Most parents and teachers who work with children on the autism spectrum are no strangers to irrational fears and meltdowns. Unfortunately, the bathroom and all of the association equipment, noises, and sensations can trigger these reactions in your child. Common concerns include the noise of flushing, fear of a toilet overflowing, and dislike of the echo in the bathroom. Supervise your child in the bathroom and be available to help if he becomes frightened. The child may need to leave the bathroom and then slowly work back up to sitting on or flushing the toilet.
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Autism And Potty Training Issues: 3 Reasons You May Be Hitting A Roadblock
When meeting with parents of young children with autism, one of the most common questions that come up, is how can I potty train my child?. There are many reasons why children with autism experience potty training issues. Identifying these issues can help parents know how and when to start with the toilet training process. Because of some of the unique characteristics related to autism, some children may need extra supports and strategies to assist with the potty training process. This 3 part blog series will help guide parents and educators through the process!
Tip #1: Your Child or Student Is Not Showing Readiness Signs
Tip #2: Your Child Or Student Experiences Sensory Differences
Tip #3: Your Child Or Student Has A Language Delay
Receptive and expressive language delays can make it difficult for autistic children to understand directions related to toilet training, as well as express their need to use the bathroom. This is where visual supports can be very useful. Visuals can help the child understand what you are asking them to do and can help organize the sequence of steps. If your student or child is not yet speaking , it is important to pair the picture of the bathroom with your words when you tell the child that it is time to go to the bathroom. By doing this, and having that picture readily available, your child or student may start to use the picture to communicate the need to use the toilet!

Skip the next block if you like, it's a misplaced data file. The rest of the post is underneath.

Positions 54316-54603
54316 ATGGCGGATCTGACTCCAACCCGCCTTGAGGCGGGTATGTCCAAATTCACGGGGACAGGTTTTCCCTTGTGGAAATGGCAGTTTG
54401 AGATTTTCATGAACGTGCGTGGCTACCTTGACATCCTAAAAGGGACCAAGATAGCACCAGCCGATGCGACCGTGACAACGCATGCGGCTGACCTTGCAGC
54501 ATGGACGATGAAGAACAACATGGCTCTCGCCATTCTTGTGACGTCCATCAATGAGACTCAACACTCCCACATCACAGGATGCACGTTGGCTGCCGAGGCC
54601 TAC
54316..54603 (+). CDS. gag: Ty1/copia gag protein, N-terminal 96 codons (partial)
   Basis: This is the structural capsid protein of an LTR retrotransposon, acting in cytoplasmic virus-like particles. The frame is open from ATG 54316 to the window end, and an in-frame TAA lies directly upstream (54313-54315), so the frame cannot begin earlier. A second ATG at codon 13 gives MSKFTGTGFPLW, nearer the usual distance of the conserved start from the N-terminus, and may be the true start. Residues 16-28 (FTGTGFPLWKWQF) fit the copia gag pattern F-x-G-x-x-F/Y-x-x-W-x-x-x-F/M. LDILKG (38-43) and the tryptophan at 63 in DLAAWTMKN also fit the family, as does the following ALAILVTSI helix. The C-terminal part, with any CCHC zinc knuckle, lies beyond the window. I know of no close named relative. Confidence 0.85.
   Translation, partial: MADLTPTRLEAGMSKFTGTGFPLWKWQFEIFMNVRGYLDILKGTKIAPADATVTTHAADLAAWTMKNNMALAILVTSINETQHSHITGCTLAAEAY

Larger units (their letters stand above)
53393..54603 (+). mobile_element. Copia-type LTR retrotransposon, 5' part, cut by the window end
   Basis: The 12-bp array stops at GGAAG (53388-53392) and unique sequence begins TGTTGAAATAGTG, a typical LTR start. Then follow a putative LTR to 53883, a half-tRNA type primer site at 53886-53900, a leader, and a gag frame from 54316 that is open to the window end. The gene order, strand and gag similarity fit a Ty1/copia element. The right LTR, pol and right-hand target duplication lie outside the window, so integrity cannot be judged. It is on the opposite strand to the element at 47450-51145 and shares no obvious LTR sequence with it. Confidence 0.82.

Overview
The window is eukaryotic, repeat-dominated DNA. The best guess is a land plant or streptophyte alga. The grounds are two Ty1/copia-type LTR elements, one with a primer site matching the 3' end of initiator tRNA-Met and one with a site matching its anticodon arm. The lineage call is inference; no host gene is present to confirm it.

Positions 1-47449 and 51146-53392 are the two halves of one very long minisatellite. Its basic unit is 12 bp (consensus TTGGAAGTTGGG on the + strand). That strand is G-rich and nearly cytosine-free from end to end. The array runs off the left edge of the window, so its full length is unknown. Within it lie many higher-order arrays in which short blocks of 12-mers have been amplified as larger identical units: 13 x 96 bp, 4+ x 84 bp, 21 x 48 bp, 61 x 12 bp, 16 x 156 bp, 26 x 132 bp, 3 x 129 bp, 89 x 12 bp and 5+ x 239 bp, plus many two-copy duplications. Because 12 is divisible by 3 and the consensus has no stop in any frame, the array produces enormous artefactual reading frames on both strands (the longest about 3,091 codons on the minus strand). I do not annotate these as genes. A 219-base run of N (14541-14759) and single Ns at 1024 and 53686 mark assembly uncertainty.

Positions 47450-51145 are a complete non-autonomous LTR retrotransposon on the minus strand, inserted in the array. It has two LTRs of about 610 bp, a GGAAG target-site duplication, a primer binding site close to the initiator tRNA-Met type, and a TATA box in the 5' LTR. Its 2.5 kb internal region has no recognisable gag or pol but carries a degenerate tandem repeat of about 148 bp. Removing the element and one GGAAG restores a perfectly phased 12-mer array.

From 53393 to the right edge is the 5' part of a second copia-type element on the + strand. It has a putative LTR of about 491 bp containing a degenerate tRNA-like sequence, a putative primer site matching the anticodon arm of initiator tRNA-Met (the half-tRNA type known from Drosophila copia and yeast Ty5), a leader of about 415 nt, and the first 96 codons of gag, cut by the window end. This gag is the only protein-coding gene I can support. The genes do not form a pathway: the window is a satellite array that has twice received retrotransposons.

Quick steps to get started:
Why Is Potty Training Such A Challenge
When you think about the requirements for potty training and the inherent deficits present in the typical symptomology of autism, the conflicts can be obvious.
Children with autism may struggle with the social skills to get an adults attention to let them know that they need to toilet. They often have limitations around language to communicate such needs, as well as the receptive skills to understand and follow directives when an adult is trying to help.
We know that individuals with autism thrive on routine, and have an intense need for sameness so the shift from wearing diapers to underwear, and using the bathroom can be huge.
Teaching any new routine is a task that requires a multi-sensory, well-planned, team-based approach. Toileting training may not happen overnight, for children with autism, it can be a lengthy process. The consistency amongst environments will be important too toileting needs happen everywhere, so flexibility around what toilet you use and where that toilet is located is crucial.
Children with autism often have fine and gross motor challenges so the physical skills to dress and undress, and to climb up and balance on a toilet seat, must be considered. The dexterity to manipulate fasteners like buttons, zippers, and snaps can be difficult. The body awareness and upper extremity control to manage pants around the hips can be tricky as well.
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Developing A Toileting Routine